While her music career spans all the way back to 1986 with No Doubt, Gwen Stefani's solo career is relatively new, with her debut single coming in late 2004. Since then, Gwen's delivered a concise but powerful offering of solo material, and we wanted to honor and explore what's been brought to our ears before her latest, This Is What the Truth Feels Like, drops on March 18.
With a criteria that each song needed to be credited to Gwen Stefani and exist in an officially recored setting (a.k.a. no No Doubt, no live covers nor unreleased tracks—sorry, "Candyland"), there were 40 of her solo tracks in the world before the new album release. From the ones that feel simply not Stefani enough to Gwen's greatest, here is her solo discography, ranked.
26. Baby Don't Lie
25. Don't Get It Twisted
24. Together (with Calvin Harris)
21. Bubble Pop Electric
20. My Heart Is Open (with Maroon 5)
19. Saw Red (with Sublime)
18. Danger Zone
17. South Side (with Moby)
16. Harajuku Girls
15. Used to Love You
10. U Started It - The best non-single cut on The Sweet Escape, "U Started It" realistically detailed couple fights over a Pharrell-produced hip-hop beat centered around orchestral strings. Gwen gets to showcase her tongue-in-cheek personality: "I know, you're right, you win / I don't want any part of it / You know what I'm like / I give in / Even though you started it!"
9. Make Me Like You - It's been a long road to Gwen Stefani's third studio album, but the singer finally nailed it with a single, "Make Me Like You," that put the wheels in motion to This Is What the Truth Feels Like out to listeners. "Make Me Like You" is a feel-good ode to puppy love and brought back some of those quirky phrases we'd expect Gwen to croon about ("Hey, wait a minute / No you can't do this to me!" she yells to a new lover). It finally felt like true Gwen was back.
8. Long Way to Go (featuring Andre 3000) - Discussing multiracial relationships and the racist stigmas attached to them, the closing track to Love. Angel. Music. Baby. was as eye-opening to pop fans as it was a stunning piece of work. As Gwen and Andre say, "It's beyond Martin Luther," which was their call for listeners to discuss race issues.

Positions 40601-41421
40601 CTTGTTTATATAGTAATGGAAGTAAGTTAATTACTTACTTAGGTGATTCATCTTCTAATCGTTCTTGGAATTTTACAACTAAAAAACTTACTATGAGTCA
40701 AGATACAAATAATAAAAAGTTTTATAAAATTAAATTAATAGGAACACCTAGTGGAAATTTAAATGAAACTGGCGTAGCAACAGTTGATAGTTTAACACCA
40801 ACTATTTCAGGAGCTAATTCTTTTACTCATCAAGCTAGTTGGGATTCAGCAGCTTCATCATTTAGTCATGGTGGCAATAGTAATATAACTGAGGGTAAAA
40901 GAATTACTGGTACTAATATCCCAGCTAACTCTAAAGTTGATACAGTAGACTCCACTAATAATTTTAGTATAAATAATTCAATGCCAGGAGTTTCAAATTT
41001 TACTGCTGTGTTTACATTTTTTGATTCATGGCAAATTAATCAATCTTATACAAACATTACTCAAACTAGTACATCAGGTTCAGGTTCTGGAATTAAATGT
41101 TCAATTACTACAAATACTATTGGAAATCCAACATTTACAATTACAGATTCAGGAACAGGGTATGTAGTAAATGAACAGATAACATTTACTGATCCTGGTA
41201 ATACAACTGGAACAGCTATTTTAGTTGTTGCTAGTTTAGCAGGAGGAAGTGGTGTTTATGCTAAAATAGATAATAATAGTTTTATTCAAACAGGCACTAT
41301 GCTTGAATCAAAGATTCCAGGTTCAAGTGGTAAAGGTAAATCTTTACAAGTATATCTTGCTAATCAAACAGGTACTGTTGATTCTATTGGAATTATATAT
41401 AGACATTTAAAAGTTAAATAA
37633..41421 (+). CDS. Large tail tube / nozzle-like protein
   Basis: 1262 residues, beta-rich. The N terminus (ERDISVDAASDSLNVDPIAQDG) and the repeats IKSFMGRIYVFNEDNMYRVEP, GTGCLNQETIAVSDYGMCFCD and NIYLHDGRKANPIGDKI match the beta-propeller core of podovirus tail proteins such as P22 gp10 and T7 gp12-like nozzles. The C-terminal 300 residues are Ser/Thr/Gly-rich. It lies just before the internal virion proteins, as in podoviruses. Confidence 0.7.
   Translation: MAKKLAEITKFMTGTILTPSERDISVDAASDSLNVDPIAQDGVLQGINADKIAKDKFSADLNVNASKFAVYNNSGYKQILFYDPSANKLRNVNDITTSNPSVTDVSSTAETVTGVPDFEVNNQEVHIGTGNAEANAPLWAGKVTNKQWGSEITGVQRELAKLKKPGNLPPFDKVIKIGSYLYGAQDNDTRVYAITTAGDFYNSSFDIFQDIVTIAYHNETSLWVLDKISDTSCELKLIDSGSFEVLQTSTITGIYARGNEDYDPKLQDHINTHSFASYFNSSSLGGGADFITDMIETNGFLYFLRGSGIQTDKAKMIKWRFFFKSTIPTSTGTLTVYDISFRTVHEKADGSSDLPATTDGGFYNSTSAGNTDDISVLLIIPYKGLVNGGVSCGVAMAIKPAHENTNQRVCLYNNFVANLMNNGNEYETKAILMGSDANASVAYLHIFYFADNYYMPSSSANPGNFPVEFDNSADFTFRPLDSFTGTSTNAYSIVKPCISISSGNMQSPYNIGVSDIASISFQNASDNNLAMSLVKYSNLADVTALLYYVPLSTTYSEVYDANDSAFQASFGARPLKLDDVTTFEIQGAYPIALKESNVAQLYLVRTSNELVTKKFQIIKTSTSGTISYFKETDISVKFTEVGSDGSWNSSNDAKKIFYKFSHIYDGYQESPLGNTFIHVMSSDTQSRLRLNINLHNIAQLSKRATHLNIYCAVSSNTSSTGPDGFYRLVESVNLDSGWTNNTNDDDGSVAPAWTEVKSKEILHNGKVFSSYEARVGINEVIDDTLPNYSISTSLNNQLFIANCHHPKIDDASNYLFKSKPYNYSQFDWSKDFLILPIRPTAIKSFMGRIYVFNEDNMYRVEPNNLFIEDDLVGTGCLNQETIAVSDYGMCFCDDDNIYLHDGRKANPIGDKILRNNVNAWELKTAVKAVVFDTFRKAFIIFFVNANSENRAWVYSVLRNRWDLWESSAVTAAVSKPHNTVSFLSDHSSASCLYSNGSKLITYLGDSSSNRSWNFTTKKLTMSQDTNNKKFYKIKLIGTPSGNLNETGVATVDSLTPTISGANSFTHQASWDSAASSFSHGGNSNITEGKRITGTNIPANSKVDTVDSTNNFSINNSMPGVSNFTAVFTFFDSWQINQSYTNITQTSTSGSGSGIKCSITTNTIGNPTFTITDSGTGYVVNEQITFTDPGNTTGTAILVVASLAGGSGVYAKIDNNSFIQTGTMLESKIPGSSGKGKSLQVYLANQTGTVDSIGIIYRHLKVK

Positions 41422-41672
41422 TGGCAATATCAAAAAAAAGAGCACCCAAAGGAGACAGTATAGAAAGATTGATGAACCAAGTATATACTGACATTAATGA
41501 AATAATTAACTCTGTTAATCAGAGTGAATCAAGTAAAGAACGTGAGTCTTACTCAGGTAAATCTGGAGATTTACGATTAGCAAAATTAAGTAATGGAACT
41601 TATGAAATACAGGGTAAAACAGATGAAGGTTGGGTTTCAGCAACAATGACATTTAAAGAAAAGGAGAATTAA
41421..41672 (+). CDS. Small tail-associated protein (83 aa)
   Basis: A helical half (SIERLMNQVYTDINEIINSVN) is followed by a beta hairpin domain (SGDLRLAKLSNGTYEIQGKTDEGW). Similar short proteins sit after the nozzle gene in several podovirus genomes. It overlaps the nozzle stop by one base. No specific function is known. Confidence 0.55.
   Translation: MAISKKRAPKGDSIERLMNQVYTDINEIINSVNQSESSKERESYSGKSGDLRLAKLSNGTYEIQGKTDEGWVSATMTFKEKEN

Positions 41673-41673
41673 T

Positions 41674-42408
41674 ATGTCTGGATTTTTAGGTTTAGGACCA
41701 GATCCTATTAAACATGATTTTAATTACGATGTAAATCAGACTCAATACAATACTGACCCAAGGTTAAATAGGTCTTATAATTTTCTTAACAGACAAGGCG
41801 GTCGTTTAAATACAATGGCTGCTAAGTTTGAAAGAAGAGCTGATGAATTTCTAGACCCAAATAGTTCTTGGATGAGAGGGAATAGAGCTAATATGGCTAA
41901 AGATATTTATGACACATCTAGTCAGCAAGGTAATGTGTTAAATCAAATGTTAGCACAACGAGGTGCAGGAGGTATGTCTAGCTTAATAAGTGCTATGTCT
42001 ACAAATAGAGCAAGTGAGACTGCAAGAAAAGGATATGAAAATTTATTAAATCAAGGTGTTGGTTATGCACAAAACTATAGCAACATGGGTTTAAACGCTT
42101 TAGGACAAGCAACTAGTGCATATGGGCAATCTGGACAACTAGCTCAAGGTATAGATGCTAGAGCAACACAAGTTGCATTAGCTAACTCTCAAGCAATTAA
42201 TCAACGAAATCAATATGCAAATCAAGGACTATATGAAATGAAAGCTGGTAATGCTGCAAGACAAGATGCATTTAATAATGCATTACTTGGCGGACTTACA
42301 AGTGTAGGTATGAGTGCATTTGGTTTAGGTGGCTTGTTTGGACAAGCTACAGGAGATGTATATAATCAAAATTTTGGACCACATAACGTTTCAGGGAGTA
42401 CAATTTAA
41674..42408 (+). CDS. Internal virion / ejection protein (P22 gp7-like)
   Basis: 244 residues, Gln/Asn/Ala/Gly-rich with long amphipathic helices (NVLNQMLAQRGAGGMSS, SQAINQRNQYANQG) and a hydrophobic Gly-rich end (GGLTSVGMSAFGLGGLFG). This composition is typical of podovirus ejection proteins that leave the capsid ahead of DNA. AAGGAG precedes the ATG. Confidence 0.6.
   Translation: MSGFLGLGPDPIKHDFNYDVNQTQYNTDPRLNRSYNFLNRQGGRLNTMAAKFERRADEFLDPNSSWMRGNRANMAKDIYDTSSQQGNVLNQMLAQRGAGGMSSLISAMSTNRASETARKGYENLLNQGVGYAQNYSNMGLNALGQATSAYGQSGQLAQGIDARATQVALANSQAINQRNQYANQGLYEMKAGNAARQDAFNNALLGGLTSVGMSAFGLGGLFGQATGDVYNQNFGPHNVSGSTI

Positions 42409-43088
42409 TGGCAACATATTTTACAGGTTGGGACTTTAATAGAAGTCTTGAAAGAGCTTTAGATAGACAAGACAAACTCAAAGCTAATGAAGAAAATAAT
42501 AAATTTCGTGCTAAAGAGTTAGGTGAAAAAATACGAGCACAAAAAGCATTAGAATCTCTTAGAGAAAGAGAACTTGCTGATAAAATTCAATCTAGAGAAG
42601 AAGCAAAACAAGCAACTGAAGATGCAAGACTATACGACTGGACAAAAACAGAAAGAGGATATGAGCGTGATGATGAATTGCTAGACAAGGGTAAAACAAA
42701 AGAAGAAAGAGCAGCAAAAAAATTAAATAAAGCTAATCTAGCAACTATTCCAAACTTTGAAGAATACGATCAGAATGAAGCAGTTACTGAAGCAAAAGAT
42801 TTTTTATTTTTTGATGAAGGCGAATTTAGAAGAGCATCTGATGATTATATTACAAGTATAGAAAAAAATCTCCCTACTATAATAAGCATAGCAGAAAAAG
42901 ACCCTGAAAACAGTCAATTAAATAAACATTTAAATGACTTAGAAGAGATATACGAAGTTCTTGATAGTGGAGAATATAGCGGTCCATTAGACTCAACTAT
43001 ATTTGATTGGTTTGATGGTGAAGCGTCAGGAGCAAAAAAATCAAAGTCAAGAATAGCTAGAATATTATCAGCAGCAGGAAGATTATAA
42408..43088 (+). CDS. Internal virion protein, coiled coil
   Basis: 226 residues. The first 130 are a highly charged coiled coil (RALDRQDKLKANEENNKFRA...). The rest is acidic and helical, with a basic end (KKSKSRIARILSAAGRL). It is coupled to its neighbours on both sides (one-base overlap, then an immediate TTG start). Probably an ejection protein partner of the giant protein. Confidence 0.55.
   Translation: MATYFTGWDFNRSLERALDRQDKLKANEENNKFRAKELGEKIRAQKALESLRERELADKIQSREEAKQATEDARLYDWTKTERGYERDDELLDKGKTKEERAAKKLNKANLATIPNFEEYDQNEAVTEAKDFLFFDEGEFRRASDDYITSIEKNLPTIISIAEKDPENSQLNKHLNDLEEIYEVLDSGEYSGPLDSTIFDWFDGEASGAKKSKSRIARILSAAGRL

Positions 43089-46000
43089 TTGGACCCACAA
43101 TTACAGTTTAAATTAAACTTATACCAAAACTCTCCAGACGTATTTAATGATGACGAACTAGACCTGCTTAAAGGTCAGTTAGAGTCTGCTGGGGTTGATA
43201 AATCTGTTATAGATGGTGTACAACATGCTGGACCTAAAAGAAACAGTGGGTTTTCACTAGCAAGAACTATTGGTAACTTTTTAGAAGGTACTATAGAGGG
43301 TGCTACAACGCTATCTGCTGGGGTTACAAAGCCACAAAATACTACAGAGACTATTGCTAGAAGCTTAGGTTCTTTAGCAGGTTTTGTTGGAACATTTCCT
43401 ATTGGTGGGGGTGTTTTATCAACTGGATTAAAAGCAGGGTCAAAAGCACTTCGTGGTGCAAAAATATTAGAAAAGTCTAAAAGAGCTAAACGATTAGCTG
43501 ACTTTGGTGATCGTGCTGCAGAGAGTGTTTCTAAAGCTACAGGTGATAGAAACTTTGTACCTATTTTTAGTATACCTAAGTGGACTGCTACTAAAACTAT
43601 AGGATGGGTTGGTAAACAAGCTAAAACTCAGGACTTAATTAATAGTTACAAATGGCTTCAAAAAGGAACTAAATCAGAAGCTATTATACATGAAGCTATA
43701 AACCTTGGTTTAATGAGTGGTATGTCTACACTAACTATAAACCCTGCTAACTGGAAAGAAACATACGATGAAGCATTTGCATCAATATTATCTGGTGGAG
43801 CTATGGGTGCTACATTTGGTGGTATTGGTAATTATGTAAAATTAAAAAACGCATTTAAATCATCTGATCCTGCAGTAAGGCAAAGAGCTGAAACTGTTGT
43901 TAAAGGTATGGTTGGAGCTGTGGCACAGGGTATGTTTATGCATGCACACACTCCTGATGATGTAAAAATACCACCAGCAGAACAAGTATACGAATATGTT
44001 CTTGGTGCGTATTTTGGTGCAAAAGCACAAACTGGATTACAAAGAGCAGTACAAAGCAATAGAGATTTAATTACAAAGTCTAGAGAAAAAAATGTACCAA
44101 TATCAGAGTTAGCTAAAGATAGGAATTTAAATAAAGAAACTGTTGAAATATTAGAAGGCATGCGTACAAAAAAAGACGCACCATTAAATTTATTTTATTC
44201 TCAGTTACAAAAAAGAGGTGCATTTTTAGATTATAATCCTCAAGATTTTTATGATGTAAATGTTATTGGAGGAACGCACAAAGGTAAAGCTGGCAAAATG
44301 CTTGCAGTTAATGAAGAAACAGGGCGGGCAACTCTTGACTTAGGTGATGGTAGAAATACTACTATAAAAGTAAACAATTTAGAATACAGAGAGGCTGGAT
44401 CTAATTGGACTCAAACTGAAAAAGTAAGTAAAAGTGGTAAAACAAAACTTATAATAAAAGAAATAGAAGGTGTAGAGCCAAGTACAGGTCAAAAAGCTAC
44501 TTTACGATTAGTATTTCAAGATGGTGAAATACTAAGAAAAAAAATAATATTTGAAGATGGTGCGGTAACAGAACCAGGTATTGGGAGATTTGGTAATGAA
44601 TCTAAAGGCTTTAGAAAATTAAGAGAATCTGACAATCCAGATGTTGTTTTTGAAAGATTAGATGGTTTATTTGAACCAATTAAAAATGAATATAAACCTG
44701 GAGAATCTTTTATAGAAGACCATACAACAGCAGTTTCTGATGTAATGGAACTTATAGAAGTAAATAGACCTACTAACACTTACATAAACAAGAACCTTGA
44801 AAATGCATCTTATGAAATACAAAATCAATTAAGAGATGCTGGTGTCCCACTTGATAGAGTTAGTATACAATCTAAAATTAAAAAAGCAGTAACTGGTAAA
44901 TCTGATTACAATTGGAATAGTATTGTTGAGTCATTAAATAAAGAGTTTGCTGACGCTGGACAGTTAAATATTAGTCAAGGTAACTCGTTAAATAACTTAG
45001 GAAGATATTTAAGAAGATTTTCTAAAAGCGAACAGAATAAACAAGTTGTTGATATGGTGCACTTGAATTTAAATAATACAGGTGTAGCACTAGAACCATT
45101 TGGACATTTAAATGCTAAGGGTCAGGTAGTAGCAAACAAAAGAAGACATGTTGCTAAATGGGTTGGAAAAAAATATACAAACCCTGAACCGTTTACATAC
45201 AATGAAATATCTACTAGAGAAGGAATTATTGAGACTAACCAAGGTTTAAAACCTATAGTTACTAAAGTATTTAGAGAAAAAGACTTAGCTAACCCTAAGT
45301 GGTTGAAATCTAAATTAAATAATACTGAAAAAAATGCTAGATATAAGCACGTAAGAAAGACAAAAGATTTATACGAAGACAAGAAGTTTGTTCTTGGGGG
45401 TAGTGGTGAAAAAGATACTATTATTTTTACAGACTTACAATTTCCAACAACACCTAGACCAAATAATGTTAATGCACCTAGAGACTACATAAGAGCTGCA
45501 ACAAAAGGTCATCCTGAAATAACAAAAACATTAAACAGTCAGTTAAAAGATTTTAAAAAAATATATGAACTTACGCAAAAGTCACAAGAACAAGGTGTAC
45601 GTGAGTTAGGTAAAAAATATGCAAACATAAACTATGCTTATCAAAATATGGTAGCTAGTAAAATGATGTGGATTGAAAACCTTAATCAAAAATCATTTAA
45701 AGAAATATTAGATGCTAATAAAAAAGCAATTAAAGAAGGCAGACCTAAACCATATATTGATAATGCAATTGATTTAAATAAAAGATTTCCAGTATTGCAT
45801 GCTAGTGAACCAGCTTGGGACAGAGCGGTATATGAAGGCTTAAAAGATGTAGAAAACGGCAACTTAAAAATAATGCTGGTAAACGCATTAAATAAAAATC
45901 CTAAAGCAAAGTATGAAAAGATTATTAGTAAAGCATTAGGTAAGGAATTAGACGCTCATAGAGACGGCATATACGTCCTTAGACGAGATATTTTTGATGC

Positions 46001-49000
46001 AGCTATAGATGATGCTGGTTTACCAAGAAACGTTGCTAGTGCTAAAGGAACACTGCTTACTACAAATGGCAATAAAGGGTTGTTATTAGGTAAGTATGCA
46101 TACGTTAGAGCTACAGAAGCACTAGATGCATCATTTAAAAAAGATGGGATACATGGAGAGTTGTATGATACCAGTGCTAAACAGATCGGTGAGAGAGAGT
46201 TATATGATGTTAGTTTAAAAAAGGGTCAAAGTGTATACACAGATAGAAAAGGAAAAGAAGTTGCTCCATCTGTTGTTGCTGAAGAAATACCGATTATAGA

7. Early Winter - A stunning standout from The Sweet Escape, the rock ballad is one of the best examples of Gwen's vocal prowess and showcased one of her most impassioned performances.
6. What You Waiting For - Our girl's debut single, "What You Waiting For" introduced us to Gwen Stefani the Solo Artist's brilliantly bizarre world of pop music. The song is personal (detailing her internal struggles of whether or not to record a solo album) and includes a very jarring phrases ("Take a chance you stupid hoe!"), but this spastic pop song now stands as a classic from 2004 and one of the top go-to's when they mention Stefani's discography.
5. Let Me Blow Ya Mind (with Eve) - One of the first tracks that indicated Gwen could slay something other than ska or rock, "Let Me Blow Ya Mind" showcased a whole new side of Gwen, and proved she could bring her unique vocals to a Dr. Dre beat.
4. The Sweet Escape (featuring Akon) - No doubt (natch) about it, Gwen's solo material is quirky as heck, and doesn't always connect with the masses like it should. But this feel-good collaboration with Akon was a reminder that Gwen still has massive chart-toppers inside her and the single's "woooohoo-yeeeeeeeeho!" hook was inescapable during the summer of 2006--we had no complaints.
3. Serious - An album cut off her seminal solo debut Love. Angel. Music. Baby., "Serious" opened with an ocean of synth-y strings before diving into a dark '80s-dance bop. "Serious" recalls the times of Eurythmics and Pet Shop Boys, but doles out sugary melodies that are as addictive now as they were in 2004.
2. Cool - The '80s-inspired rock-pop single was Gwen at her most relatable, singing about past lover/No Doubt band mate Tony Kanal, but also showcasing how she could quickly move from impassioned crooning to her little "I know we're coo" quip. "Cool" is a reminder of how when the singer-songwriter getting honest, the results can be stunning, and majorly ups our anticipation for when This Is What the Truth Feels Like.
1. Hollaback Girl - Gwen Stefani's biggest hit is also her best. The mix of cheerleader stomps, schoolyard chants and riotous production grows in its bombastic nature, as its hook moves from an acoustic guitar to a woozy mash of synths and trumpets. The song is rather simple and silly, but with 100 percent certainty, no one else would sound as cool or convincing pulling off such a performance. Somehow, Gwen Stefani the solo artist successfully pulled off one of the weirdest singles of the 00s, and spent four weeks at No. 1 with it, making it the first song to sell a million digital downloads. "Hollaback Girl" is a reminder that when something is so obviously unique to an artist, people are forced to listen and undoubtedly respond.
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